fly toward the sunrise
fly toward the sunrise
A quick run-down of some recent publication announcements and other nice things. I’m happy to have had the following work published and recognized over the past month or so:
“Resolution” at Praxis Magazine
“The Singer” at One Sentence Poems
My thanks to the editors at Praxis, One Sentence Poems, and the Science Fiction Poetry Association for their interest in my work.
And, of course in case you missed it (and because I’m still over-the-moon about this), there’s Chasing Headlights, the EP from Cwtch (vocals: Marie Craven/music: Paul Foster). The lyrics are remixed from poems in my book Highway Sky (“God Bless Johnny Cash,” “For Gasoline,” “At Night,” and “Night at the Interstate Diner”):
The live oaks grow angry. They bend toward the ground, scoop up children and hold them above the performances of ambiguous kings. Kids sitting in the branches trade Pokémon cards and look like ornaments for some future parade. They reach down to help up the ones left on the ground. Someone helps a turtle across a busy street. Every act of kindness looks like an act of defiance.
Peculiar wind whistles through the streets: cold from the north, warm and humid from the south. It changes by the minute. I check Twitter to see what I should wear but decency is so out of fashion, and all the pale models wear wings torn from dragonflies and shoes of rhino hide. I study scorpions and avarice and plant hope deep in the ground where scrub jays cache their food. I have learned seventeen synonyms for fiasco.
It’s been a while since I’ve written much about grackles or birds for that matter. Actually, it’s been a while since I’ve really done much blogging and in the intervening time, I’ve managed to forget to share some grackle-y goodness that came along earlier in the year.
Next, a series of features on our local NPR affiliate KUT: A History of Austin’s Love-Hate Relationship with the Grackle which examines just that topic, and a two-part series of KUT’s ATXplained series that includes me reading from Birds Nobody Loves as reporter Mose Buchele delves into local grackle-lore: Part I: Why Do Grackles Flock to Grocery Store Parking Lots at Dusk and Part II: That Time UT Austin Waged a War on Grackles.
Around here, for many, grackles are a nuisance bird, but they’ve also become a bit of an unofficial mascot but without the PR that our bats get. Still, grackles are beautiful, fascinating birds and many of us couldn’t imagine Austin without them.
Chasing Headlights is the latest EP from Cwtch (vocals: Marie Craven/music: Paul Foster). The lyrics are remixed from poems in my collection Highway Sky. Needless to say, it’s a bit surreal to have one’s work reinterpreted like this. Surreal and wonderful.
My academic background is in film production and screenwriting so the idea of having my words interpreted and reimagined and ultimately produced into a different medium by other artists doesn’t seem at all unnatural to me. I know that it may be uncomfortable for many poets working with a model that strangely exalts poetry, but this kind of thing seems so right to me. It’s why I released the Highway Sky poems (and everything on this blog for that matter) under a creative commons license.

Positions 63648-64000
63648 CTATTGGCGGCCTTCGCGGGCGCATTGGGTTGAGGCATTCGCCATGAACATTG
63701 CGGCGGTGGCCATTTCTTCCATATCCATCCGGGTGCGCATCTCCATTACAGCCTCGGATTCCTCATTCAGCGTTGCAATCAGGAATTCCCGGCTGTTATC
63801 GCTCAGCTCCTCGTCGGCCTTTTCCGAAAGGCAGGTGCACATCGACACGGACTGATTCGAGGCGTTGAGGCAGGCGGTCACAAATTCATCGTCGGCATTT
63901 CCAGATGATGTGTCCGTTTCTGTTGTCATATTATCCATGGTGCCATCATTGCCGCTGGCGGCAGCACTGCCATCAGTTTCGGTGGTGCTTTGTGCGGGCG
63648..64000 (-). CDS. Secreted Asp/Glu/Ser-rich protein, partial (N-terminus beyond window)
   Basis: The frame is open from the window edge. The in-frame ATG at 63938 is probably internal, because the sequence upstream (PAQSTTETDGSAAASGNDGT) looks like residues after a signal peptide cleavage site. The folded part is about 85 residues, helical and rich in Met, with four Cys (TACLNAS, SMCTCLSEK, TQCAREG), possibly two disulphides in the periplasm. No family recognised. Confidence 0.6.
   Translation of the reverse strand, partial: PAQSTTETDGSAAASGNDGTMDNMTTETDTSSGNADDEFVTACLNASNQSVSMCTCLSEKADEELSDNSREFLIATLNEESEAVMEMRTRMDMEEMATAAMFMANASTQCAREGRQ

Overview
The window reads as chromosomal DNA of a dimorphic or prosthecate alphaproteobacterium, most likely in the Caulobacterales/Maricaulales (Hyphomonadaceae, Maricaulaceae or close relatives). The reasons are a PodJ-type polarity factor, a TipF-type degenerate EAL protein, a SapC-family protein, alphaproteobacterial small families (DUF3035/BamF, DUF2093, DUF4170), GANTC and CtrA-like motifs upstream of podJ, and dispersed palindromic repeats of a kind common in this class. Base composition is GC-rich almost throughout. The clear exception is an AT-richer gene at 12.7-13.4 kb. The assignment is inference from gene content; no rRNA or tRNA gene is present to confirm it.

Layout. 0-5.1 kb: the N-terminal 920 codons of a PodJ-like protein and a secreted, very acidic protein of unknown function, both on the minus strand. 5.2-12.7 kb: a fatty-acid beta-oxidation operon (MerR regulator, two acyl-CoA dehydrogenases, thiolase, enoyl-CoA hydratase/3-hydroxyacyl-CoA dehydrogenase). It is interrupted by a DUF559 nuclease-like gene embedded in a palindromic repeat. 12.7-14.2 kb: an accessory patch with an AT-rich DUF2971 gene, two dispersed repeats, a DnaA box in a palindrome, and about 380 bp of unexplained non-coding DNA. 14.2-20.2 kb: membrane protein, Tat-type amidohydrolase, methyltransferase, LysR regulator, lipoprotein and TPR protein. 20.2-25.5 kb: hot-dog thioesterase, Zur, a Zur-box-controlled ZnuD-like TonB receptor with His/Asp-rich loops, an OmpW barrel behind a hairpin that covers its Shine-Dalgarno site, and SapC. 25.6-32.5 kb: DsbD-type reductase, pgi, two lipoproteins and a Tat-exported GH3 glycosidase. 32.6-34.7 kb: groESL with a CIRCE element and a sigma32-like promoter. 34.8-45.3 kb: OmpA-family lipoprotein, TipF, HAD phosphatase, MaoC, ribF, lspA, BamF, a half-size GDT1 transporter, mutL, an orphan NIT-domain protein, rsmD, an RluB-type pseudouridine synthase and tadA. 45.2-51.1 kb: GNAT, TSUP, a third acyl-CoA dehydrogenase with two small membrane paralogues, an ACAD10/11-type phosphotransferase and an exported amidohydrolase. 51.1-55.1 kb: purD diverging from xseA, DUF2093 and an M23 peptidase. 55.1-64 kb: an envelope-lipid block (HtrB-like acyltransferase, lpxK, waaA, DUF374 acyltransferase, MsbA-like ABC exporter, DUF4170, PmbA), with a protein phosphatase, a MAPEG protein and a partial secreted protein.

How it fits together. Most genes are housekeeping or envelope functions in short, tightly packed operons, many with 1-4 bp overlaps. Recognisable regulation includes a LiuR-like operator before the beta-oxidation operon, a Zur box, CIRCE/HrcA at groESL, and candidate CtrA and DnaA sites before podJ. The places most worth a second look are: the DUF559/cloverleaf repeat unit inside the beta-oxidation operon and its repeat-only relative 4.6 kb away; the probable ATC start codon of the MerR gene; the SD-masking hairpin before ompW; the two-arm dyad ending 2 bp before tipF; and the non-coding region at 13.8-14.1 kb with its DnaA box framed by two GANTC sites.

But then there’s music (which I do confess to exalting a wee bit), and listening to how my poems were remixed into Cwtch’s sound in Marie’s voice and with Paul’s music just blew me away. This work is haunting and beautiful, and I am truly honored and humbled and filled with gratitude to Marie and Paul for finding something in my writing worth building upon, for taking the time to do it, and for putting it out there.
And here is the video Marie made last summer for “I Drove to the River”:
there’s a snowfield in my dreams
where tracks weave off toward winter
I imagine leaves
buried in distant snow
I wish I had them
I’d use them like someone
arrange them so I’d know
what I was thinking
a fire searching through books
in response to Dave Bonta’s “Ministry of Truth”
Here are two takes on my poem “For Gasoline” from my collection Highway Sky and made available for creative remix at the (now defunct) Poetry Storehouse.
In the first, Eduardo Yagüe translated the poem into Spanish and then made the video from the translation. The second is an English-language version (using the audio I’d provided to the Poetry Storehouse) that includes the text of Eduardo’s translation and was made by Javi Zurrón.
It’s a wonderful thing to see how other artists reinterpret one’s work in new and surprising ways. Thank you Eduardo for making this happen!
Update: 12.9.16: These videos are featured at Moving Poems today. Thank you, Dave.